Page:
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Early Nova Scotia Quarries    

The old National Gypsum Company started its mining operations in Nova Scotia on the northern island of Cape Breton when it purchased Atlantic Gypsum in 1936. There were two operations on the island – Cheticamp which produced 182,000 tons in 1937 and Dingwall which produced 75,000 tons.

Chitcamp closed at the start of World War II and never reopened.

Dingwall was in full production after the war, but harsh winters and a shallow port limited production to the months of May through November. Each spring the channel had to be dredged and, toward the end of the shipping season, cargo size was reduced to keep the vessels afloat. Because of its northerly location, daylight in the summer lingered until 10 p.m., allowing Dingwall to easily work the quarry on a two-shift basis.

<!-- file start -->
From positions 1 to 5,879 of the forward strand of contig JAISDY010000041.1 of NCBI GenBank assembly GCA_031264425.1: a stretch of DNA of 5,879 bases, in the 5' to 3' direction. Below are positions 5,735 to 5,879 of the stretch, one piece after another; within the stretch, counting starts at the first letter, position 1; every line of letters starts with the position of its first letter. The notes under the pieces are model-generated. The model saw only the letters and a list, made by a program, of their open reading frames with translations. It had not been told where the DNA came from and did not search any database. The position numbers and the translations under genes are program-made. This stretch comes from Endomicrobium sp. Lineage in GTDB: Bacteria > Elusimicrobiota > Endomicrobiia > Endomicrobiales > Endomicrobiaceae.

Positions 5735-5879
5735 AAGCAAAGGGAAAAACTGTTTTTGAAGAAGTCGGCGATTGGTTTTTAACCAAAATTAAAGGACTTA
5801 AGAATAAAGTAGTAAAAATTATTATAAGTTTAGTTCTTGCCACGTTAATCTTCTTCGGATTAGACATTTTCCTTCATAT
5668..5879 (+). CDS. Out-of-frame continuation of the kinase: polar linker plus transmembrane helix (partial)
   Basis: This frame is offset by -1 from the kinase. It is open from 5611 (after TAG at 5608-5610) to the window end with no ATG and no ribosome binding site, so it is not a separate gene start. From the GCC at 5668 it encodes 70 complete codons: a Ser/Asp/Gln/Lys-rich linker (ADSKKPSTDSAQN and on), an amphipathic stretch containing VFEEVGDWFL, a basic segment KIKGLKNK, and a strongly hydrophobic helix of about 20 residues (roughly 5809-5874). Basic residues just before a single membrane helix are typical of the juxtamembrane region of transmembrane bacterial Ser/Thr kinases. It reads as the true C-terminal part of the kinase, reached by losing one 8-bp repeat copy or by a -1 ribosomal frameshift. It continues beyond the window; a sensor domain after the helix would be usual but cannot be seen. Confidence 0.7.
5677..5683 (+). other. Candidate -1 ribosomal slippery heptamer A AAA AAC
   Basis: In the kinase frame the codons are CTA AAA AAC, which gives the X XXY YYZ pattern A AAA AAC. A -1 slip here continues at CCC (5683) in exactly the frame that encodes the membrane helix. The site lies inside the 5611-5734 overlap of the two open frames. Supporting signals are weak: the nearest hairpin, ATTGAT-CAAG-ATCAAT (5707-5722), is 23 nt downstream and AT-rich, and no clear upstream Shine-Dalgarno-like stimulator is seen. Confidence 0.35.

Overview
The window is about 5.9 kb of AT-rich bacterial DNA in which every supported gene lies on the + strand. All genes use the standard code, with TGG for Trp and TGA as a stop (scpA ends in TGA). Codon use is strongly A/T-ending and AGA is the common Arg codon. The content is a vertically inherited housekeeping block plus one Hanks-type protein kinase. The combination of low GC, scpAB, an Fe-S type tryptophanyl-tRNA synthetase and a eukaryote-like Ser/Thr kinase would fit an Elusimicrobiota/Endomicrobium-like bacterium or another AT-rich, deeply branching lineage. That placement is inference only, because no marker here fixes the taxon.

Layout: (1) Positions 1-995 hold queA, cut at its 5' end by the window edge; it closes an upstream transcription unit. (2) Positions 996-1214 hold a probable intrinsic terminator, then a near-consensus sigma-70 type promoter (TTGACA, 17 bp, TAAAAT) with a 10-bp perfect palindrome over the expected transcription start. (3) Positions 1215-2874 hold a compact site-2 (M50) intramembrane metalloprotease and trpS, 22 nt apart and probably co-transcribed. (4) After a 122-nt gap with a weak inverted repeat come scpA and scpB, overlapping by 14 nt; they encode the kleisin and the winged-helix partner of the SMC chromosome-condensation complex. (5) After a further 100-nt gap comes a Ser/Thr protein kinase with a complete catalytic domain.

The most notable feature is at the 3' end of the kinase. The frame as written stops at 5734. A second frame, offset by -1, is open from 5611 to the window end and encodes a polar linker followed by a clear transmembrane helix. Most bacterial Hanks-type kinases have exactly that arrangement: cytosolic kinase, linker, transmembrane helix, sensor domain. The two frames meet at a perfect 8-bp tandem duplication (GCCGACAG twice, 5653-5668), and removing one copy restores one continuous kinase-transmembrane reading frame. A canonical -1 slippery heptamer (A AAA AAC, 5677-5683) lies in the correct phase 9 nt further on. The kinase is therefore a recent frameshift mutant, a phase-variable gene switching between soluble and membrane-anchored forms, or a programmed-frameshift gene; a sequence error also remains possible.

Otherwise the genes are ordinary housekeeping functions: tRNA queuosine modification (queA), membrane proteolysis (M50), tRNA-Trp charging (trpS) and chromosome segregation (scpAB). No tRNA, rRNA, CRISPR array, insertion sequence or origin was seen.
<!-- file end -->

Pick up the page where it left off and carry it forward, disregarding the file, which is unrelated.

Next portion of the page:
At that time, the company owned three ships – Cheticamp, Dingwall, and Walton. With luck, a vessel leaving Dingwall could be at the company's Savannah Plant in five days.

The Dingwall operations closed in 1955 when Milford Station, 30 miles from Halifax, went into full production.

The company removed tailings and restored the land at the Dingwall site.